Troutman Sanders will continue to monitor these developments and provide any further updates as they are available.

 

On May 31, the Fourth Circuit Court of Appeals affirmed a $150,000 sanctions award against three consumer attorneys and their law firms for bad faith conduct and misrepresentations.

The opinion reads like a detective story and lays out, in the Court’s own words, “a mosaic of half-truths, inconsistencies, mischaracterizations, exaggerations, omissions, evasions, and failures to correct known misimpressions created by [consumer attorneys’] own conduct that, in their totality, evince lack of candor to the court and disrespect for the judicial process.”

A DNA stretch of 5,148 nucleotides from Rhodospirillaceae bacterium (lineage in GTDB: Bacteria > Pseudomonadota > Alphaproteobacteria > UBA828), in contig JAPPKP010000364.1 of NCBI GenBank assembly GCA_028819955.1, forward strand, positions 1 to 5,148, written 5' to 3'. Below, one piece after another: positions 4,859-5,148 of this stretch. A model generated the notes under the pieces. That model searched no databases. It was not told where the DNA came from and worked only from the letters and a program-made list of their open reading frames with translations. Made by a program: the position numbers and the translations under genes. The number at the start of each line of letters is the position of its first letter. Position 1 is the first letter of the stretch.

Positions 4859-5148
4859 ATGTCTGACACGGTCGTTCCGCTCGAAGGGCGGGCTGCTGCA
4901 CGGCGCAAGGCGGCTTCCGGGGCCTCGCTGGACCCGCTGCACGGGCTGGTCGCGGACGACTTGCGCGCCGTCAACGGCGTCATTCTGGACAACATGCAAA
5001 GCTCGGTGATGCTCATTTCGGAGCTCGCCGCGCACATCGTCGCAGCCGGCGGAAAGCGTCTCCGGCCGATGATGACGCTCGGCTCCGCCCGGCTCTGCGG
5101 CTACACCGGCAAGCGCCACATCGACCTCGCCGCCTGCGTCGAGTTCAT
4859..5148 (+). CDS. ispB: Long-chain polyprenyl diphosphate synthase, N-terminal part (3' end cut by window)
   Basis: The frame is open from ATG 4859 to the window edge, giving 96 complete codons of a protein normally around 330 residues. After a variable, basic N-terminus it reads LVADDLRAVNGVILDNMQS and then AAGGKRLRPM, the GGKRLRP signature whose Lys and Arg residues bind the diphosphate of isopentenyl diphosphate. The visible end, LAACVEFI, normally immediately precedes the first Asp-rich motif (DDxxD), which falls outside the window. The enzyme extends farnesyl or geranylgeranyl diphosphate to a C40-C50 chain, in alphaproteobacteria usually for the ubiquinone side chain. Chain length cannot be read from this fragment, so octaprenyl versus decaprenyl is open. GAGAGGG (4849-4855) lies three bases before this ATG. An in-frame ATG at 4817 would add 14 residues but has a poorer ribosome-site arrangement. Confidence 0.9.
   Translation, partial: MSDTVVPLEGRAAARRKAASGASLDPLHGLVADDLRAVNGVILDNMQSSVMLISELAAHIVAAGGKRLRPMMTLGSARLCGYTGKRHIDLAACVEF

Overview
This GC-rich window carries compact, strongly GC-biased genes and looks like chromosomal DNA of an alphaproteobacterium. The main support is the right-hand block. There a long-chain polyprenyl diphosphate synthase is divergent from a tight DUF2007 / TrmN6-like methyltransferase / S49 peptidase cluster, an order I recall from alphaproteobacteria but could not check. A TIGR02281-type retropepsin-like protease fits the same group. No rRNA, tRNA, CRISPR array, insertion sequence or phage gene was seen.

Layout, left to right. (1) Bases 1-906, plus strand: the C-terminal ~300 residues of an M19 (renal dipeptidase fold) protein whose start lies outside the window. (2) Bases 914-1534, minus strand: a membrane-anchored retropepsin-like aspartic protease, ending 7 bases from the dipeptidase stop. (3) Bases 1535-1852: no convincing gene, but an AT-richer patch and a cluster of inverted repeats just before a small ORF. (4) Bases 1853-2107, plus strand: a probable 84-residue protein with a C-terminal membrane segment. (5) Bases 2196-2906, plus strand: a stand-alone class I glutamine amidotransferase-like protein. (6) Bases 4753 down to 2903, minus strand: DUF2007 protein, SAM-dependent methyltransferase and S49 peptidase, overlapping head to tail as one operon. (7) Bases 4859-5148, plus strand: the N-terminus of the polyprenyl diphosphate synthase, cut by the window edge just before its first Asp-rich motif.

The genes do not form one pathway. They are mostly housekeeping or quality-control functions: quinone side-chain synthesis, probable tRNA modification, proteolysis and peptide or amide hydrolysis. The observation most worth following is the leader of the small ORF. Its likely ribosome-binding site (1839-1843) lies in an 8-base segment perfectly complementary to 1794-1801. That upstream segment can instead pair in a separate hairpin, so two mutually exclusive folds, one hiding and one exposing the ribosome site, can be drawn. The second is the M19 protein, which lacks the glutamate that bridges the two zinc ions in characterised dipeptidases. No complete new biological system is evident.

The litigation arose from a payday loan that plaintiff James Dillon obtained from online lender Western Sky.  Later, Dillon engaged attorneys Stephen Six and Austin Moore of Stueve Siegel Hanson LLP and Darren Kaplan of Kaplan Law Firm, PC who filed a putative class action against several non-lender banks that processed loan-related transactions through the Automatic Clearing House network.  Defendant Generations Community Federal Credit Union promptly moved to dismiss Dillon’s lawsuit on the basis of the loan agreement’s arbitration clause.  In response, Dillon challenged authenticity of the loan agreement and a two-year-long dispute ensued during which the district court refused to send the case to arbitration based on Dillon’s authenticity challenge; Generations appealed the district court’s decision; and the Fourth Circuit vacated it and remanded the case for further proceedings on the arbitration issue.  Significantly, when questioned by both the district court and the Fourth Circuit, Six maintained authenticity challenge and represented that he had drafted the complaint without the loan agreement and that Dillon’s claims do not rely on the loan agreement.